As it crafts a new core curriculum of its own, Princeton is looking at Harvard’s recent efforts to revamp its general education program, which will go into effect fall 2018.
In an Oct. 20 report, Princeton’s Task Force on General Education wrote that it had consulted a series of peer institutions, including Harvard. Some of the task force’s six recommendations, which include introducing optional classes during the month of January, mirror some practices in place at Harvard and other schools.
After a year-long review, a faculty committee found in May 2015 that Harvard’s General Education program was “failing on a variety of fronts.” The Faculty eventually approved a new program that reduced the number of Gen Ed classes and required students to take a number of distribution requirements across the Faculty of Arts and Sciences’ divisions.
The Princeton report encouraged narrowing the list of existing general education courses and developing new courses that would “explore social problems in collaborative, interdisciplinary ways.”
According to Harvard philosophy professor Sean D. Kelly, who chaired the committee that oversaw Harvard’s General Education renewal, Princeton’s current general education structure focuses more heavily on distribution requirements than does Harvard’s.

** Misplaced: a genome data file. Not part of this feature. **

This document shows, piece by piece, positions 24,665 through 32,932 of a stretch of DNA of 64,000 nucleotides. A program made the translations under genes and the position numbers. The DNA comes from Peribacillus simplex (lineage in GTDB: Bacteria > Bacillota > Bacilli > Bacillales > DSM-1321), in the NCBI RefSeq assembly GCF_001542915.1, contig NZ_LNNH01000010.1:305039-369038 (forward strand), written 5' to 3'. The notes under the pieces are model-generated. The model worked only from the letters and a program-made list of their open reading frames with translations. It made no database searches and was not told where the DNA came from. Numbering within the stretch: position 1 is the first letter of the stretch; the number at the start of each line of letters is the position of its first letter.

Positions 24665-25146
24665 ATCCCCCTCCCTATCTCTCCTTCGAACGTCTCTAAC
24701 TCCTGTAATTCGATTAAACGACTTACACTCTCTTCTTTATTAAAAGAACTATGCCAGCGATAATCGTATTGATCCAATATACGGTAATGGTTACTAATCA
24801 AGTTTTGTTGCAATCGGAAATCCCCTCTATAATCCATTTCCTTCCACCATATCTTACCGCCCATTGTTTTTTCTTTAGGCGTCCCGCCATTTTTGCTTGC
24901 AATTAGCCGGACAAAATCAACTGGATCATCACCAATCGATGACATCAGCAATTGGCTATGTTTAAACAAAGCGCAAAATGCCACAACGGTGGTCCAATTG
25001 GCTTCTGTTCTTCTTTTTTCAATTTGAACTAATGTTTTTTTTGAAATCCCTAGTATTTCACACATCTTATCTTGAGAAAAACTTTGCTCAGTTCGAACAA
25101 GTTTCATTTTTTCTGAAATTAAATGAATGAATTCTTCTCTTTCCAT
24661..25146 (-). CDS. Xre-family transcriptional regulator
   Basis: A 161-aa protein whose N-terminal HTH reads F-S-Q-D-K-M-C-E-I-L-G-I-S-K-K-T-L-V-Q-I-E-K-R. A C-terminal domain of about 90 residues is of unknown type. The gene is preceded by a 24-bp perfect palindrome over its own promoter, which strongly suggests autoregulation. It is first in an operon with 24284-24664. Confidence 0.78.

“The things that sound like they’re a little bit reminiscent of the Gen Ed reform are the giving more freedom to fulfill certain kinds of distribution requirements and giving more focus to the Gen Ed courses themselves,” Kelly said.
Kelly said the Harvard General Education reform committee did not look at Princeton’s current model because of its focus on distribution requirements, but instead considered schools such as Stanford, Columbia, Chicago, and Yale when crafting a new program.
Associate Dean of Undergraduate Education Stephanie H. Kenen said many schools have looked to Harvard for curricular advice more generally.
“When Harvard makes big changes, people ask what’s going on,” she said. “I’ve met with people from pretty much all over the world. A lot of other schools domestically will look to us.”
The Princeton report also referenced Harvard’s joint concentrations to encourage the creation of “formalized joint or mixed concentrations.”
Other recommendations at Princeton include new requirements for all undergraduates to study a foreign language regardless of prior proficiency and the introduction two new mandatory “tags” for classes—international content and the intersections of culture, identity, and power.
The recommendations made by the task force are now being reviewed by Princeton administrators.